Bishop Hying, Archbishop Listecki Lead Eucharistic Procession Up Riot-Scarred State Street
By Joseph M. Hanneman
Catholic World Report
MADISON, Wisconsin — The Second Person of the Holy Trinity was given a police escort up riot-scarred State Street to the Wisconsin Capitol building on Saturday, followed in triumphal procession by 2,000 Catholics who proclaimed in word and deed that Jesus Christ is the antidote to our troubled times.
The escort provided to Jesus in the Blessed Sacrament was fitting for a king. Madison police blocked off streets in a big section of Downtown Madison. A single squad car with emergency lights blazing cleared the path for Bishop Donald J. Hying of Madison and Archbishop Jerome E. Listecki of Milwaukee to bring Jesus to one of the most troubled spots in America. The thousands who followed bore witness to the message that only Jesus can heal our wounds.
Eucharistic ProcessionBishop Donald J. Hying of the Diocese of Madison carries the Blessed Sacrament up riot-scarred State Street on Aug. 15, 2020. (Photo by Joseph M. Hanneman)
“What a blessing to carry Jesus Christ in His Eucharistic glory through the streets of Downtown Madison,” Hying said on the steps of the Capitol, the very spot where rioters rampaged just two months ago. “It was a sweet weight.
“Every time the world has faced suffering, violence, every time the people are filled with fear, the Church has brought out the Eucharist and processed the Eucharist in the streets — in procession because we know it is the power of this Eucharistic Christ that can bring about the fullness of what each human heart seeks, and that is union with God.”
The Unite Wisconsin procession started at Holy Redeemer Catholic Church at the sound of the Angelus bells at noon Saturday. It was a similar, but much larger, procession to one held on the feast of Corpus Christi in June. Much of life in downtown Madison came to a standstill as Hying carried a gold monstrance under canopy southwest to State Street, then east to the Capitol. He was preceded by nearly two dozen girls in First Communion dresses, who scattered flower petals like the fronds laid down in Jerusalem on Palm Sunday. The monstrance was followed by Archbishop Listecki, numerous priests, seminarians, altar servers and a group of laity that stretched for two city blocks. It was a sight for the ages. Despite the size of the event, no secular media covered the procession.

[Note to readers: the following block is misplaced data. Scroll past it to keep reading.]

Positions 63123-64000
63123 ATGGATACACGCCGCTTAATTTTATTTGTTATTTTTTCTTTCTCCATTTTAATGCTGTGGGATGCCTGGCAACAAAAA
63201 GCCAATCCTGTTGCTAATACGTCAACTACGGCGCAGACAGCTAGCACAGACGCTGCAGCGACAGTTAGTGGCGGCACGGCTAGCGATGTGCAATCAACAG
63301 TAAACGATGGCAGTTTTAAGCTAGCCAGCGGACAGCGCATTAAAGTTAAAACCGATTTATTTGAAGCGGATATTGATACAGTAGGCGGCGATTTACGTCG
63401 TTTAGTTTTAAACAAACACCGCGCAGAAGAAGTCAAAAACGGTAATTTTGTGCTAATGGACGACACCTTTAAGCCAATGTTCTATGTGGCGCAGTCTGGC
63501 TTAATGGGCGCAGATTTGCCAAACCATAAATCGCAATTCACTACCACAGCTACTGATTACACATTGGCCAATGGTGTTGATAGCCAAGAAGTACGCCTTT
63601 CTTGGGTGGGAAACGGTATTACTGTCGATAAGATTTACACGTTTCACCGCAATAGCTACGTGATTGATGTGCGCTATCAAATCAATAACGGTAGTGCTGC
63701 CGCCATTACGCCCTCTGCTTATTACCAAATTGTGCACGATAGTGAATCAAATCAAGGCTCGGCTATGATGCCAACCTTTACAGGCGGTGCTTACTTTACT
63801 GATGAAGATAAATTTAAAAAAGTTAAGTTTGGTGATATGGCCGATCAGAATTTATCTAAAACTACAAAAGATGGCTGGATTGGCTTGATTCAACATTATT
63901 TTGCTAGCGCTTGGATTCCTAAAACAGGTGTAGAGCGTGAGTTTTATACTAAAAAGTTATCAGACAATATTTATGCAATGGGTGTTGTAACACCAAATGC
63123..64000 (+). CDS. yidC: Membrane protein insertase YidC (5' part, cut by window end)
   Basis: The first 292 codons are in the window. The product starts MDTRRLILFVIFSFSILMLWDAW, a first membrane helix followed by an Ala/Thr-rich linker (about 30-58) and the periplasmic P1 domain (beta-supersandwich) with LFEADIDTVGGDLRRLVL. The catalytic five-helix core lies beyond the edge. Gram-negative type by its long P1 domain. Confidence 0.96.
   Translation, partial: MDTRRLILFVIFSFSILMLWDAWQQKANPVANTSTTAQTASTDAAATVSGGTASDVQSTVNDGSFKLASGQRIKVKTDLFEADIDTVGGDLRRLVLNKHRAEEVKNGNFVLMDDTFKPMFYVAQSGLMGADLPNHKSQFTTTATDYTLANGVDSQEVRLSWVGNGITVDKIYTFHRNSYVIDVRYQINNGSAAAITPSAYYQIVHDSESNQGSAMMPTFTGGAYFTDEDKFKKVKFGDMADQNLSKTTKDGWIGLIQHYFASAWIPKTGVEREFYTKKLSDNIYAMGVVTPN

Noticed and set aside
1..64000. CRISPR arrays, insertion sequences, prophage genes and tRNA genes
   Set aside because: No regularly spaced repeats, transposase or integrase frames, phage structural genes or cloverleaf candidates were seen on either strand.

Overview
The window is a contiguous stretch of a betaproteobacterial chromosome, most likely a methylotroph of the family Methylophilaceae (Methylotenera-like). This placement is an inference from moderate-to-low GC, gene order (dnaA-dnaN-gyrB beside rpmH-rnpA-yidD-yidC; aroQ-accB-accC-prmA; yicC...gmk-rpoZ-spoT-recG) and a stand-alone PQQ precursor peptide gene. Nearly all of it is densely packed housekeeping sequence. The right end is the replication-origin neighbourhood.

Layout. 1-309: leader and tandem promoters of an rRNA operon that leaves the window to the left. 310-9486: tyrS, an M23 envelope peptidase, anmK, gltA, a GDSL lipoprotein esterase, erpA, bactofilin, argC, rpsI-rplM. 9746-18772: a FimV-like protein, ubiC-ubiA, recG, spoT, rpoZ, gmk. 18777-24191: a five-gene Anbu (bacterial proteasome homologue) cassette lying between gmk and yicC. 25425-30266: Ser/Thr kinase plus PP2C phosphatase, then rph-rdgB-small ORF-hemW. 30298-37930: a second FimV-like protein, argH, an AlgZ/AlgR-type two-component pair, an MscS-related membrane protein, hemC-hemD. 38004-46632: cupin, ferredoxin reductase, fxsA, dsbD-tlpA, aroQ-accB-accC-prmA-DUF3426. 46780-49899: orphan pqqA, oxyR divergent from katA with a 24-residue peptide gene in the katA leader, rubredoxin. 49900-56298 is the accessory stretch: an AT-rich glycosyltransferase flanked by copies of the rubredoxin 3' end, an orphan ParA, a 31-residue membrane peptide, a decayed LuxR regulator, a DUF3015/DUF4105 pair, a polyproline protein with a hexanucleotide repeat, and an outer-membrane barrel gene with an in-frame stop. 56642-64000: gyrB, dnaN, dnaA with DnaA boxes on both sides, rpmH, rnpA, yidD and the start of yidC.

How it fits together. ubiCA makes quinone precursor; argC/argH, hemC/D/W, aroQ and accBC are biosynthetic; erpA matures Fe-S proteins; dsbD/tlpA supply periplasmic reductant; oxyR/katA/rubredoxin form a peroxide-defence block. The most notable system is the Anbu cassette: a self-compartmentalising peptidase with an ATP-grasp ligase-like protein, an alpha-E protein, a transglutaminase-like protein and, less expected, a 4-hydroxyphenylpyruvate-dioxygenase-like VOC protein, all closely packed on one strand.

Videographers from Men of Christ shot footage along the route. A drone flew overhead, documenting the event from an eagle’s-eye view. As the procession reached the Capitol Square, the crowd began praying a patriotic Rosary, mentioning names of the states between the mysteries. The procession stopped on the southwest steps of the Capitol, the scene of riots on June 23 and 24. At 12:45 p.m., Listecki took the monstrance and elevated it toward State Street, then to the south and north. The crowd then said the Divine Praises.
“We know that it’s only the love of Christ that can heal the human heart,” Hying said. “It’s only the love of Christ that can heal all of our divisions and suffering, that can drive away this pandemic, that can bring us together as a united humanity.”
Hying asked God to “send down the mighty power of Jesus crucified” for an end to abortion, an end to racial prejudice, and for creation of a world “where every human person is welcomed, where every human person is loved, where every human person can flourish as the child of God that they truly are.”
Men of Christ Organize Procession
Saturday’s events were the brainchild of Kevin O’Brien, co-founder of Men of Christ, a Milwaukee-based apostolate that sponsors an annual men’s conference. He said the idea came to him several weeks ago after his wife awoke at 5:30 a.m. in tears over the state of society. He also heard from many people through a virtue-based athletics program he and his boys participate in. He said people are bewildered and frightened by current events, with the ongoing Wuhan coronavirus pandemic, Black Lives Matter violence in Wisconsin and across America, movements to “de-fund” police, among other issues.
Riots No MoreMore than 2,000 Catholics walked up State Street to the Wisconsin Capitol Building as part of a Eucharistic Procession. (Photo by Joseph M. Hanneman)
“There’s such a need right now,” O’Brien told Catholic World Report. “It literally feels like everything is upside down.”
O’Brien used his extensive Men of Christ network to organize a Eucharistic Procession and Rosary rally. He secured participation by Bishop Hying and Archbishop Listecki, as well as co-sponsoring groups that include Pro-Life Wisconsin, Arise Milwaukee, Women of Christ, Rosary Coast to Coast, the Rosary Evangelization Apostolate, United States Grace Force, Esto Vir, Squires of Divine Mercy, Saint Augustine School Inc., the Evangelical Catholic, and several Catholic parishes.
“We really said, ‘Let’s unite all the bishops in Wisconsin,’ ” O’Brien said. “Let’s go to the Capitol. Let’s actually do a procession by taking Christ into the world, by activating the intercessional prayer of Mary and being public. That takes courage, and we need Christian courage. Being courageous means you are afraid but you do it anyway.”
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